It can be claimed that ascorbic acid affects the sourdough process, so that it is not the same process (or bread) as that used by a baker who does not use ascorbic acid. This is clearly evident…it does change the sourdough process, giving a discernable effect…otherwise it wouldnt be used. Sourdough with ascorbic is not actually sourdough. Chemically, the gluten/gliadin hydrolysing action of the organic acids and enzymes in a sourdough is changed. They no longer break down the gluten/gliadin matrix in the same way, perhaps AA de-activates proteolytic enzymes which would appear reasonable, as their function is to breakdown protein which after all form the structural matrix. This could be crucial for those who eat sourdough because they have a sensitivity to gluten/gliadin., and is proven because this is the noticeable effect of using ascorbic acid…the bread structure (gluten/gliadin matrix) is higher and lighter, in fact barely altered by the fermentation as it should be in an authentic sourdough. In short, bakers use it to stabilise the dough so that it holds on longer and gives greater volume, both of which can be achieved by good craft and the intelligent scheduling of doughs, and with the time–based quantification of the amount of leaven used.
It would actually be more wholesome to add yeast to a sourdough to achieve greater gassing power than to use ascorbic acid, which demonstrates that its use in sourdough is a kind of subterfuge really.
Next question is the desireability of adding chemicals to an age-old process which has been revived to relieve us from the assault of chemicalised food. Seems a misunderstanding of the place of sourdough bread in the scheme of things…..to have in fact lost the plot….which is a kind of ignorance.
This is actually about the greater question of the use of chemicals in food. It is not congruous with the notion of good wholesome food, which often breads containing ascorbic are claimed to be, and which is definitely claimed for sourdough.
Just because ascorbic has no proven ill-effect, it doesn’t make one immediately overtly sick-doesn’t mean much as we now know from the bitter experience of chemicals which were previously used in food…or medicine or the environment for that matter. There is a long list of chemicals which have been previously used in bread, but which are now banned….from the erucic acid containing oils with which tins used to be greased , now known to be carcinogenic, to for example potassium bromate, which is useful to examine.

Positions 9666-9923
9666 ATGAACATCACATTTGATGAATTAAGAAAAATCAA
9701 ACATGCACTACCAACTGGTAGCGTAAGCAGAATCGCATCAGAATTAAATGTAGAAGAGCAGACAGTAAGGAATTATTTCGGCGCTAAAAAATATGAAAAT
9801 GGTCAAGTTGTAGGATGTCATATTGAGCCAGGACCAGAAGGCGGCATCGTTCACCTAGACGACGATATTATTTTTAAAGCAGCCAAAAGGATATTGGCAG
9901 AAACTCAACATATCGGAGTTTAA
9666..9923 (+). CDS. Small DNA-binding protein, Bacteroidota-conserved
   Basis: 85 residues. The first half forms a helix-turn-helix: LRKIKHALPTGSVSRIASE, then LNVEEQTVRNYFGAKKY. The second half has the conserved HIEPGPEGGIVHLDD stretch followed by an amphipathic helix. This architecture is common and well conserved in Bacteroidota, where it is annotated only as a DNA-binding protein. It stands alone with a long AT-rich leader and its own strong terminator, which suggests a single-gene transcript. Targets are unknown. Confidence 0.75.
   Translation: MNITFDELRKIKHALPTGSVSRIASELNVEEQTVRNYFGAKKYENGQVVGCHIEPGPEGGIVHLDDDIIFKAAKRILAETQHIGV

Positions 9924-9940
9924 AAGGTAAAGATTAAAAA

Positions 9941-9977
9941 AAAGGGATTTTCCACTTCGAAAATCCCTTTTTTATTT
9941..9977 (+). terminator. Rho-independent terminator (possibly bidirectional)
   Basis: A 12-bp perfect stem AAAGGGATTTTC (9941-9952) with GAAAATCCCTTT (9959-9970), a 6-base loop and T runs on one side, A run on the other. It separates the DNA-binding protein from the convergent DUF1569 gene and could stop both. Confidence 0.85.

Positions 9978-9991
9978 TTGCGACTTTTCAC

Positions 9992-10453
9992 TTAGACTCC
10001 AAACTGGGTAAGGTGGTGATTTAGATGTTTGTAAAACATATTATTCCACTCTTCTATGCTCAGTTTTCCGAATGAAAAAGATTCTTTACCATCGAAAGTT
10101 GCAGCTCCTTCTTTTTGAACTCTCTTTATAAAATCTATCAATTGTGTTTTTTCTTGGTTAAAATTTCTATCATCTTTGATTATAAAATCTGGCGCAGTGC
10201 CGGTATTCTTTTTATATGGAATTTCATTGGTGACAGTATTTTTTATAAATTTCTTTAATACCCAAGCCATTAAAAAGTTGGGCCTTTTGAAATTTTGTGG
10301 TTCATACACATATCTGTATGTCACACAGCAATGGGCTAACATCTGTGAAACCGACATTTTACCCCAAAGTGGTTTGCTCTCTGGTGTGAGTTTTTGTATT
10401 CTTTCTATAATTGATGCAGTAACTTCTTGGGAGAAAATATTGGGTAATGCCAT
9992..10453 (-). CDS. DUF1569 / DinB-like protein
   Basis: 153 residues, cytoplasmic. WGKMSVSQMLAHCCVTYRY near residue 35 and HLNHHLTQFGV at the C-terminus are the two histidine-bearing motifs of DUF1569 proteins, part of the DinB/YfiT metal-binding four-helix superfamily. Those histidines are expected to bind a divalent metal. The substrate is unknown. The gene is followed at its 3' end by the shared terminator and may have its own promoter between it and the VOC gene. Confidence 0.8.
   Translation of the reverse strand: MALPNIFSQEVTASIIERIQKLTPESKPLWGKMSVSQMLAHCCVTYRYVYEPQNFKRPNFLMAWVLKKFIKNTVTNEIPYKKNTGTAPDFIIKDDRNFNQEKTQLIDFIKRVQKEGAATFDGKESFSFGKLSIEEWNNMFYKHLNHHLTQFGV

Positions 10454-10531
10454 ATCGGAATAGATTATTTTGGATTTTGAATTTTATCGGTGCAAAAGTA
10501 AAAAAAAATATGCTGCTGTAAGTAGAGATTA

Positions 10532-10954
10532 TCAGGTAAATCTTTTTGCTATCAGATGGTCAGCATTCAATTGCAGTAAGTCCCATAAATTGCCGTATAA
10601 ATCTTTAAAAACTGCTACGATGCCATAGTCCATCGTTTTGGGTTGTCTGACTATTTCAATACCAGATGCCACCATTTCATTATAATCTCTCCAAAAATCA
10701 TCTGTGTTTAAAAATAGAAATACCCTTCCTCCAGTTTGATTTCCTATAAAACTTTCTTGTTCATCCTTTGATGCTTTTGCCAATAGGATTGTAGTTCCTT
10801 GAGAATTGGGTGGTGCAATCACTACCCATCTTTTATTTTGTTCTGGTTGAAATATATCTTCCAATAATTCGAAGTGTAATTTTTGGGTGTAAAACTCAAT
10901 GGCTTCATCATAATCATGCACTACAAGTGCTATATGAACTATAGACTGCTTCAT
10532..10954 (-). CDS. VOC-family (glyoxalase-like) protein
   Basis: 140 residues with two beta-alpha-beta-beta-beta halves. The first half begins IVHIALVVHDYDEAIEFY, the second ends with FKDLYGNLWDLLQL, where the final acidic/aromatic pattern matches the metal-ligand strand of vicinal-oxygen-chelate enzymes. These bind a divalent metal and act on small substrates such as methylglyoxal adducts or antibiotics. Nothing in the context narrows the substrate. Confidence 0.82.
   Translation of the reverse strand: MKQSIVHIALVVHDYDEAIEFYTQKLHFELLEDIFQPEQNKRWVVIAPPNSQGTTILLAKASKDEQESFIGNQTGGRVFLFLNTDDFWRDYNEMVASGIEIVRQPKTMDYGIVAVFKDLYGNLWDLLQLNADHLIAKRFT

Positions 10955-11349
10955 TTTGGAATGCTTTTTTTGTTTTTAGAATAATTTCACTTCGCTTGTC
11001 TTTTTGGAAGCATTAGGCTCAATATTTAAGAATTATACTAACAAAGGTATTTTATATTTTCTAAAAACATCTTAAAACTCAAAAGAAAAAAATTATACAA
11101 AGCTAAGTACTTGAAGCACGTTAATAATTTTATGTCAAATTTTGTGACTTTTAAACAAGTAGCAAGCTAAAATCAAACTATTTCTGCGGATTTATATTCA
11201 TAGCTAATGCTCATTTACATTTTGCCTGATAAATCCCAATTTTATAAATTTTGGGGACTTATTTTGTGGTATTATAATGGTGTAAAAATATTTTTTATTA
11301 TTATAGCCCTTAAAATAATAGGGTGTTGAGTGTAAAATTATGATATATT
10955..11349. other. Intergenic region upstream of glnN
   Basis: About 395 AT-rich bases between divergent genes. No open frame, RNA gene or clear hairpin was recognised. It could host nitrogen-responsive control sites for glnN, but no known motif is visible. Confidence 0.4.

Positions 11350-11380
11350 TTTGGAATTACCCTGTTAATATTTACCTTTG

Bromate was used for decades in bread until its harmful effects were discovered….that it causes kidney damage. Bromate was used because it yields dependable results as it makes stronger and more elastic dough. Alarmingly, ascorbic acid is the chemical chosen in factory processes to replace it, as it performs the same function in bread making, and is itself under suspicion from some authorities…because blatantly obviously, if it has the same effect on dough as bromate, it may well have a similar sort of as yet undetected toxicity? Interesting is that Britain`s Committee On Toxicology has Ascorbic acid under scrutiny. In any case it is obviously a very powerful substance the use of which should be questioned, and this questioning is not in the manner of an “anti” stand, but as ive said is simply prudent as we are talking about food here, and I re-iterate, food/bread which is often touted as superior to factory bread in some way.
The lyricism and beauty of the baker-as-artisan or craftsman/woman is lost in the use of chemical additives. If there is any art in baking bread, especially sourdough, it is lost by the use of additives to do the job for you. Instead of using craft to achieve good bread, one uses a chemical crutch…almost like an addiction.